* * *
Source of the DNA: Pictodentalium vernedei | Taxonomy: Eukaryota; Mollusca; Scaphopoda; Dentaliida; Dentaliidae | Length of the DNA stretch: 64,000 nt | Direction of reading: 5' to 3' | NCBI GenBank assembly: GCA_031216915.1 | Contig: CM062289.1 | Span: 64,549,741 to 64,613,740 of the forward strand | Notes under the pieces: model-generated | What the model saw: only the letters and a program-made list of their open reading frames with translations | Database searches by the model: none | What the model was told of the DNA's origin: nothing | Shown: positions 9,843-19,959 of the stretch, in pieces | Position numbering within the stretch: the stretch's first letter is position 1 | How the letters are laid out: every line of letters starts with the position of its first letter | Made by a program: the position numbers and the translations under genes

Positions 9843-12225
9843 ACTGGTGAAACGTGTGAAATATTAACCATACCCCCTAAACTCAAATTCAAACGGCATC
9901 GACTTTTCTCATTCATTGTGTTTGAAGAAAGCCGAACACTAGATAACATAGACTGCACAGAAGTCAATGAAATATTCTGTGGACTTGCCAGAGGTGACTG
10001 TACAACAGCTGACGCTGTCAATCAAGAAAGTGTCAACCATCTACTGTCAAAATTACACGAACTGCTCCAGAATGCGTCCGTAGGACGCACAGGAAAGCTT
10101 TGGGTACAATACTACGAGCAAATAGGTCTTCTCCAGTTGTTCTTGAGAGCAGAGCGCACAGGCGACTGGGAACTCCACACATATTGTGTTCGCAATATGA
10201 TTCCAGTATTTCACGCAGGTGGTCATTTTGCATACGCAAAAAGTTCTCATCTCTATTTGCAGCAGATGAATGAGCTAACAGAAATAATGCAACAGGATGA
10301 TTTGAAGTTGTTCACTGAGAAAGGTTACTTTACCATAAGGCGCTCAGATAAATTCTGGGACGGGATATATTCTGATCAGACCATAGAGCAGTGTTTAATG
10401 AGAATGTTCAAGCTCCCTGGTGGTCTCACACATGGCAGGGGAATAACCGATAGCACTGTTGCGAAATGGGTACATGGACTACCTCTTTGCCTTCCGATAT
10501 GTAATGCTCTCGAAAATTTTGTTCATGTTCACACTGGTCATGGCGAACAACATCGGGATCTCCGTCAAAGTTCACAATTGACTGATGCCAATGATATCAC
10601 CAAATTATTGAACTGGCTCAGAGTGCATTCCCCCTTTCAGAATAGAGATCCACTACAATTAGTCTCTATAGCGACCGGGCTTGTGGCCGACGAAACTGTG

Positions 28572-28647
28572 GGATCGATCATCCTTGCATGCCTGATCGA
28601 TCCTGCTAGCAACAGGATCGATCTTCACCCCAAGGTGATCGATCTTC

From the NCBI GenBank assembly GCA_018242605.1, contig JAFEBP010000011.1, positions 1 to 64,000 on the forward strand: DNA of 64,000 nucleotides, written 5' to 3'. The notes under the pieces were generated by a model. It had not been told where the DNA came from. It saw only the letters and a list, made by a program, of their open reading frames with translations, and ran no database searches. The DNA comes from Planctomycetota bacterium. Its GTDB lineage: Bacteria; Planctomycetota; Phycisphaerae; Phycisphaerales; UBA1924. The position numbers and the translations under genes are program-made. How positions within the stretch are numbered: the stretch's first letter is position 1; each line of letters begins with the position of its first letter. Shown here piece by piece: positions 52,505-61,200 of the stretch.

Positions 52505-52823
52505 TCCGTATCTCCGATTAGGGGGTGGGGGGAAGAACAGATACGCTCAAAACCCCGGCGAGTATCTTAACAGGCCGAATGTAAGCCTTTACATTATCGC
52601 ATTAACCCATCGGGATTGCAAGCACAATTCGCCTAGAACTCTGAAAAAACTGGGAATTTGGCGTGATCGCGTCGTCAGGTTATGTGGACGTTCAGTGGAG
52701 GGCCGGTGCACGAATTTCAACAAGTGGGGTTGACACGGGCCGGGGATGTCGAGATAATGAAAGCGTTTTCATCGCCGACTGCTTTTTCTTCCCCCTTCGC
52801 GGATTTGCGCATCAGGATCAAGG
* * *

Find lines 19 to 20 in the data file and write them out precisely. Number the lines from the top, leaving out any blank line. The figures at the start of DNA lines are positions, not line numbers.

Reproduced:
52701 GGCCGGTGCACGAATTTCAACAAGTGGGGTTGACACGGGCCGGGGATGTCGAGATAATGAAAGCGTTTTCATCGCCGACTGCTTTTTCTTCCCCCTTCGC
52801 GGATTTGCGCATCAGGATCAAGG